After last Monday's debacle of ranger-borne testosterone poisoning, I at least had this Monday's planned outing with Haily, Gin and Ginger to look forward to. But, I wanted to get out and preview the locations we planned to visit, in order to see what snow levels were like, especially since the road would literally open just three days before the shoot.
We'd talked about several possible spots, ranging from Chinook Creek in the north to the Grove of the Patriarchs in the south. I knew the latter would be more off-the-beaten-path, and the former would probably benefit more from morning light, so I started at Chinook Creek, hiking in at the Deer Creek trailhead. The rivers were full, and the air was cool, but the sun was out so the hiking was quite comfortable.
I found snow at the bottom of the canyon, just in patches along the creek, and the little waterfall that I've photographed so often looked really beautiful in the morning light. I experimented with different lenses and shutter speeds; at half a second, the water looks beautifully streaky, while at a full second it turns ethereal and dream-like. But the latter was right on the edge of technical possibility, because even as early as 8:30 in the morning at f/22 and ISO 100, a full second was almost too much light. I need to remember to take neutral density filters next time.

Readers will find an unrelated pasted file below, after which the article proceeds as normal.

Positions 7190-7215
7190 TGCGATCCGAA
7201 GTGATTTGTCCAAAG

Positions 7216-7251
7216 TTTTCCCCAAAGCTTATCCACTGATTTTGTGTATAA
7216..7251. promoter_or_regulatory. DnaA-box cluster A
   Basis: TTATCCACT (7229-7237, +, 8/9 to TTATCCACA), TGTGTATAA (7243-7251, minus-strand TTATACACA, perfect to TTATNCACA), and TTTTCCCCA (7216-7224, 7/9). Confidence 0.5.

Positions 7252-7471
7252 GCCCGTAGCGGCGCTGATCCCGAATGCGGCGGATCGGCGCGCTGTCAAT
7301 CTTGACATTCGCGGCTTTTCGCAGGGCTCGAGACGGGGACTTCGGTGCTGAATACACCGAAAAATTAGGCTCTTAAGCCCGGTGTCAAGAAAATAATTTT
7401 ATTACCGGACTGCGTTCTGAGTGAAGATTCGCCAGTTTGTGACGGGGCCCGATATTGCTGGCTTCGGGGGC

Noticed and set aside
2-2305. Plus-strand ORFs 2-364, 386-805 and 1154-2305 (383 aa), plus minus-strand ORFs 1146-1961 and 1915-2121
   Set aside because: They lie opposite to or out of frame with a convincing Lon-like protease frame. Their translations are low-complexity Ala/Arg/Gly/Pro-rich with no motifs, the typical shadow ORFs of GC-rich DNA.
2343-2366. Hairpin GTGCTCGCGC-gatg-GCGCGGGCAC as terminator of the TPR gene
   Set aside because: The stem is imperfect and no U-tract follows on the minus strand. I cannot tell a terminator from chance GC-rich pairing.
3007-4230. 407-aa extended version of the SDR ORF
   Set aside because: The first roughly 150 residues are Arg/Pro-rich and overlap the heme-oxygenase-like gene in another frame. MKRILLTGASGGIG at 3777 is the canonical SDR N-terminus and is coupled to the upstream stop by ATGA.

Of course, shooting with a model, I also have to balance shutter speed with the ability of the model to hold still, so a full second exposure is probably too long anyway. I set up the tripod on the trail bridge and set my camera for intermittent photography and made some self-portraits to see what the compositions would look like from different angles using different lenses. I found that while my Rokinon 14mm lens makes magnificent landscape images, any human figure in the image is almost too small. The 35mm lens seemed to work better--less expansive in scope, but a better match between the landscape and figure.
So, yes, figure self-portraits exist; but no, you won't see them here, at least not while I'm pre-retirement, unless you're a close friend. If you're in the latter category and are interested, feel free to ask.
From the waterfall, I headed three quarters of a mile downstream to the first major bridge on the Eastside Trail, hiking through snow most of the way, though I think it'll only be a week or two before it's all melted. That trail bridge is a magnificent spot for photography, since you can photograph the river from the height and perspective of the bridge, and there are also some great spots on the rocks along the river itself from which to photograph the rapidly-flowing water and the bridge itself. There's even a small waterfall on the downstream side of the bridge, so looking back from the edge of the canyon you can bet both the waterfall and the bridge in the same frame, with several logs cutting angles across the frame where they've come to rest at the bottom.
Figure photography at this spot would be magnificent, and I could probably spend a few hours shooting in this one place. I spent probably an hour and a half just taking reference photos. I was a bit pressed for time, and my camera batteries were running low, so I didn't try any self-portraits here. And I have, in fact, shot at this spot before, with a model who went by the name "Flora and Fauna," several years ago, with great results -- but later in the spring, with less flow in the stream.